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Comment & Response
December 2017

Could Tranexamic Acid Bias the Optimal Ratio of Fresh Frozen Plasma to Red Blood Cells During Massive Transfusion?

Author Affiliations
  • 1Department of Anesthesia and Critical Care Medicine, Rennes University Hospital, Rennes, France
  • 2Exogenous and Endogenous Stress and Pathological Responses in Hepato-Gastrointestinal Diseases, Nutrition, Metabolisms and Cancer, French National Institute of Health and Medical Research, Rennes University Hospital, Rennes, France
JAMA Surg. 2017;152(12):1183. doi:10.1001/jamasurg.2017.3001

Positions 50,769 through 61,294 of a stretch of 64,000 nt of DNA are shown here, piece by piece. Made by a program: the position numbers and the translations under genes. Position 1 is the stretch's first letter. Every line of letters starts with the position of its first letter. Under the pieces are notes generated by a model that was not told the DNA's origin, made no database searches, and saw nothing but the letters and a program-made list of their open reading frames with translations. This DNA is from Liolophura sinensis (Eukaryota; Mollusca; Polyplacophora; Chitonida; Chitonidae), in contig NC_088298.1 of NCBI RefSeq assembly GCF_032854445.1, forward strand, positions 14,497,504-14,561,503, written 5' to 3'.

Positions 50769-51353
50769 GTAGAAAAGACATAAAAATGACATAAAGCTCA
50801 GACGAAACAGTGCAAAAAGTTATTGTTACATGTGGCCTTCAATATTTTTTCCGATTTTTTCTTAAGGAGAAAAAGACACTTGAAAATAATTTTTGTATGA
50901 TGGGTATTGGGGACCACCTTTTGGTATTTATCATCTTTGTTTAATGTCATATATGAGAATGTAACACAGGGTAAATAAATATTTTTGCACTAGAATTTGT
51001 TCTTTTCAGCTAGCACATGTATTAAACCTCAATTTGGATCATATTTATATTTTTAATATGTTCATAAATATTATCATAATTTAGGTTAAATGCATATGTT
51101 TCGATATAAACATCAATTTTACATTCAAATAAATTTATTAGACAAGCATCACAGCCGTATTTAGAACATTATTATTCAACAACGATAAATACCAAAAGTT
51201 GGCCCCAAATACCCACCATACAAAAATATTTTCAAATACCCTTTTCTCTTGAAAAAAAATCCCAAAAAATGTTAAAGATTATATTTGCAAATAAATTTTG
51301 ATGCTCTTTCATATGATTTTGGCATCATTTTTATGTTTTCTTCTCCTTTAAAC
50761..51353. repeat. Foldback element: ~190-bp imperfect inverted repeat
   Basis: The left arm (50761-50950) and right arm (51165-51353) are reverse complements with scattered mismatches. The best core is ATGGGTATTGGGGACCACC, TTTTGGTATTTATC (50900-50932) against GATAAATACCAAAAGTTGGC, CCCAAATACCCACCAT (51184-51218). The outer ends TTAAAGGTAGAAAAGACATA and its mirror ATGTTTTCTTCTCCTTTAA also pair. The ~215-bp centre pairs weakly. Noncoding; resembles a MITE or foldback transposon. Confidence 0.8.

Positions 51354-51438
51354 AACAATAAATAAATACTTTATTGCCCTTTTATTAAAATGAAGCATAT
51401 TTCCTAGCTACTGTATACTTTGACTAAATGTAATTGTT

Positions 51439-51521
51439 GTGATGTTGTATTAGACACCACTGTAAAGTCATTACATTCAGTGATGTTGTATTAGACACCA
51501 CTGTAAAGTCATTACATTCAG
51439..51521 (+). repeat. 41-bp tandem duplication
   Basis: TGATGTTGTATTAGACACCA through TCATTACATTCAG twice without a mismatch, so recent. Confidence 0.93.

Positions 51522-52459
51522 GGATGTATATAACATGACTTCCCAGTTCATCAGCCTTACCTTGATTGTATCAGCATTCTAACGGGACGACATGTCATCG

To the Editor We read the study by Mesar et al1 with great interest. In their retrospective study, the authors found no significant difference in mortality between 2 strategies of massive transfusion based on a high transfusion ratio or low transfusion ratio of fresh frozen plasma to red blood cells.1 However, at the opposite end of studies dealing with massive transfusion in trauma patients, the authors do not mention the use of tranexamic acid, which is recommended in massive transfusion protocol, and this medication may have been given in massive transfusion occurring during surgery.2 Moreover, the use of tranexamic acid has been purposed as a prophylactic agent to decrease surgical bleeding, notably in cardiac surgery, which constituted a large population in the present study.3,4 We wonder whether this could be a potential confounding factor in the analysis and the interpretation of the results. Indeed, the use of tranexamic acid may have curtailed the requirements of supplementary fresh frozen plasma and thus contributed to minimize the difference between the high and low transfusion ratio of fresh frozen plasma to red blood cells.

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